Last governor of Hong Kong Chris Patten calls on Britain to speak up when ‘one country, two systems’ is undermined
At panel addressing free speech and press freedom, he believes former colonial powers ‘should do more’ and ‘say more’
The last governor of Hong Kong has called on Britain to speak up more explicitly for the city whenever the principle of “one country, two systems” is being undermined.
Chris Patten was addressing a panel on Saturday at the Open Future Festival organised by The Economist in Hong Kong via London, which touched on free speech and press freedom.
He believed British officials “should do more” and “say more” about Hong Kong.
“I think they have been more explicit in the last year or two about the plain breaches that are undermining the Joint Declaration and the promises made in that by China and Britain,” Patten said. “But I think they should, like the rest of the international community, be more outspoken.”
His remarks came a week after the British government issued its latest six-month report on Hong Kong in which Foreign Secretary Jeremy Hunt reiterated the Sino-British Joint Declaration remained relevant today despite earlier contrasting claims by the Chinese officials.
The report also warned of “growing concerns” over the issue of free speech in the city.
Patten lamented how the world viewed China, citing former Australian prime minister Tony Abbott in describing the attitude as a mix “of fear and greed”. Patten believed this view brought out the worst in the country.
The former governor reiterated that one country, two systems offered a solution for Hong Kong. He said the underlying problem was that many Chinese had not tried hard enough to understand what the Hong Kong system was.
Meanwhile, young local activists speaking at the same event believed it was difficult to sustain Hongkongers’ enthusiasm in the pro-democracy fight, just weeks away from the fourth anniversary of the Occupy movement.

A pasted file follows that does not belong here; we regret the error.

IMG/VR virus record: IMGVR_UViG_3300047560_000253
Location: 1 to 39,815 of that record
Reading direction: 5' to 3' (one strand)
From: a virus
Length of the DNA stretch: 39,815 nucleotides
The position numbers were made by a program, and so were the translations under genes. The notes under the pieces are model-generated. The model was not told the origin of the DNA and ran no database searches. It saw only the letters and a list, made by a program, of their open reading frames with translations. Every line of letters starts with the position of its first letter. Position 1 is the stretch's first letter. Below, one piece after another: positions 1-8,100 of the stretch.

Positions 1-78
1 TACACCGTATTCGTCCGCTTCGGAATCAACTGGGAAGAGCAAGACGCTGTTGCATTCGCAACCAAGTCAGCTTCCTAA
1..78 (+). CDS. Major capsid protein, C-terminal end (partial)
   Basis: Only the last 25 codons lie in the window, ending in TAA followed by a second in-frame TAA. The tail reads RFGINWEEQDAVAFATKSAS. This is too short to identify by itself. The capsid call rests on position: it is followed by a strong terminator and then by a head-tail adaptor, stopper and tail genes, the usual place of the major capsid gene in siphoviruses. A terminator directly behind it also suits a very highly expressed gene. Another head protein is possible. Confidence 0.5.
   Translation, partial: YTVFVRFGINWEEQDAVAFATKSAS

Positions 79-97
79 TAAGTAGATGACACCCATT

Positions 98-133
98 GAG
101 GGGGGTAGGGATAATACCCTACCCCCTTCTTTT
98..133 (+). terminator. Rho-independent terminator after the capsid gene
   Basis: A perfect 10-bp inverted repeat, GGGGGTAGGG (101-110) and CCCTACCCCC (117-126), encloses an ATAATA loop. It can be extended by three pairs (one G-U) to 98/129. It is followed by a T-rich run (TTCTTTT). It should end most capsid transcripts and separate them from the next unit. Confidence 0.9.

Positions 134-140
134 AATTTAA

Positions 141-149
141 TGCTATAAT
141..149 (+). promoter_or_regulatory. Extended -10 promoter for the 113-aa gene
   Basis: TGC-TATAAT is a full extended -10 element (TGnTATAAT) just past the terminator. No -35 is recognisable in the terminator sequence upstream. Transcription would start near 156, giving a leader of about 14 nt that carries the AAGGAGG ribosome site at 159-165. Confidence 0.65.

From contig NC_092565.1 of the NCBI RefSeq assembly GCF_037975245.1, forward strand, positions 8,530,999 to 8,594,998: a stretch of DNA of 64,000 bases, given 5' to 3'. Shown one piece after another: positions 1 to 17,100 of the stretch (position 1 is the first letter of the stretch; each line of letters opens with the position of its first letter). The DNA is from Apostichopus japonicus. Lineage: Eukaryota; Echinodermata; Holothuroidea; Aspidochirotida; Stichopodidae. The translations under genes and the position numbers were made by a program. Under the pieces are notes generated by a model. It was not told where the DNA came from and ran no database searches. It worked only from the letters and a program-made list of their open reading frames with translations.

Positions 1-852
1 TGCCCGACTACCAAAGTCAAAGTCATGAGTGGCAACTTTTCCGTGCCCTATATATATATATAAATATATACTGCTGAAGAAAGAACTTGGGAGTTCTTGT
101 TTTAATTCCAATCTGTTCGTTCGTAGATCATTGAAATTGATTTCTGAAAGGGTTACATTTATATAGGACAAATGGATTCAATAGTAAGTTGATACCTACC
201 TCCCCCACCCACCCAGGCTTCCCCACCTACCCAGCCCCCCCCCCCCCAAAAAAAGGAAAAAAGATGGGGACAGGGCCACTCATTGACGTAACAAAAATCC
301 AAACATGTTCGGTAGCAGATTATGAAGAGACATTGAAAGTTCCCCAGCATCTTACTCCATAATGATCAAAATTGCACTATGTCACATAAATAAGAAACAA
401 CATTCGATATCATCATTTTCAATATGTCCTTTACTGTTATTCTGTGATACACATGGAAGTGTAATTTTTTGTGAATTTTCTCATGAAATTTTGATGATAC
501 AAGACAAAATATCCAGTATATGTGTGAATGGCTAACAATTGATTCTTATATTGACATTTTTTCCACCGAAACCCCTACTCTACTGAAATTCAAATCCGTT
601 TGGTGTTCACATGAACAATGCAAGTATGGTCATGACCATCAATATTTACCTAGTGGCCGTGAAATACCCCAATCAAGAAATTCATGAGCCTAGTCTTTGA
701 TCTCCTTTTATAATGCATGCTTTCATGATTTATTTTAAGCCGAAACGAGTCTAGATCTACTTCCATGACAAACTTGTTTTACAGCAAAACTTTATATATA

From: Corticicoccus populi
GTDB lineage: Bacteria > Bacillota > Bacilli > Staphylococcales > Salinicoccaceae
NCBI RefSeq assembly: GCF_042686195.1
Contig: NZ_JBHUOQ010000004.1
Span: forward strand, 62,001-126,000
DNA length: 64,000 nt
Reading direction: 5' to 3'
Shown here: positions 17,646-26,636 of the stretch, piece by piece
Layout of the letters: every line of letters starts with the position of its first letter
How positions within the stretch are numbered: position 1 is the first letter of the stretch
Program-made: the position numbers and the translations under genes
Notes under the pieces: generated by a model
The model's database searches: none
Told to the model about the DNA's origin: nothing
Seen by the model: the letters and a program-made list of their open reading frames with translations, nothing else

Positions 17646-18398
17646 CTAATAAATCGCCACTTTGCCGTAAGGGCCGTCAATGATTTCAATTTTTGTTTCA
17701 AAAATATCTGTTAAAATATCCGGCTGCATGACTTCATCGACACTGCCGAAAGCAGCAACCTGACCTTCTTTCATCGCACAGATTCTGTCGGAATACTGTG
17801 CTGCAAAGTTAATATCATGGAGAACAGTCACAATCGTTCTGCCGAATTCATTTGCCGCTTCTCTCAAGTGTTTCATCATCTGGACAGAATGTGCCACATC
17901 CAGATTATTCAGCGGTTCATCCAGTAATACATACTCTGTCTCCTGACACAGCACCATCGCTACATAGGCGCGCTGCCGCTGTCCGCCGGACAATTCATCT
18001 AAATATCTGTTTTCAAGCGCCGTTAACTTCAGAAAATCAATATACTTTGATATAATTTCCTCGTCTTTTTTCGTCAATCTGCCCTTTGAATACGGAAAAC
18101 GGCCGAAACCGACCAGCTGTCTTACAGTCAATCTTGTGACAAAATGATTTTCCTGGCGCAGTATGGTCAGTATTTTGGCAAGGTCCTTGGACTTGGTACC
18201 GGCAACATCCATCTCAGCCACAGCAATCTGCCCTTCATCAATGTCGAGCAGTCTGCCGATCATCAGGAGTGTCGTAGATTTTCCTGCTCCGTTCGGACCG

Agnes Chow Ting, of the youth-led party Demosisto, said sustaining an atmosphere in which everyone cares about the city’s political system was “a very difficult thing for us, as activists or a political party”.
“The umbrella movement of course is very important in the history of Hong Kong, but a huge sense of powerlessness has been created,” she added, alluding to Occupy Central’s other name. “Hongkongers suddenly found out it was so difficult to fight for even a tiny change in the political system and it was very difficult to fight against the Communist Party.”
Chow called on those living overseas who cared about the mass sit-ins of four years ago to keep their eye on Hong Kong despite its lack of large-scale protests now. She added that the state of the city reflected the human rights situation in mainland China.
Her party colleague, Joshua Wong Chi-fung, the poster boy of the Occupy movement, said apart from fighting for democracy and freedoms in Hong Kong, it was equally important to uphold the uniqueness of the city vis-à-vis the mainland.
Wong hoped Hongkongers, who lacked a say three decades ago in discussing the terms of the city’s handover to Chinese rule, could voice their sentiments in the run-up to 2047, when the one country, two systems blueprint expires.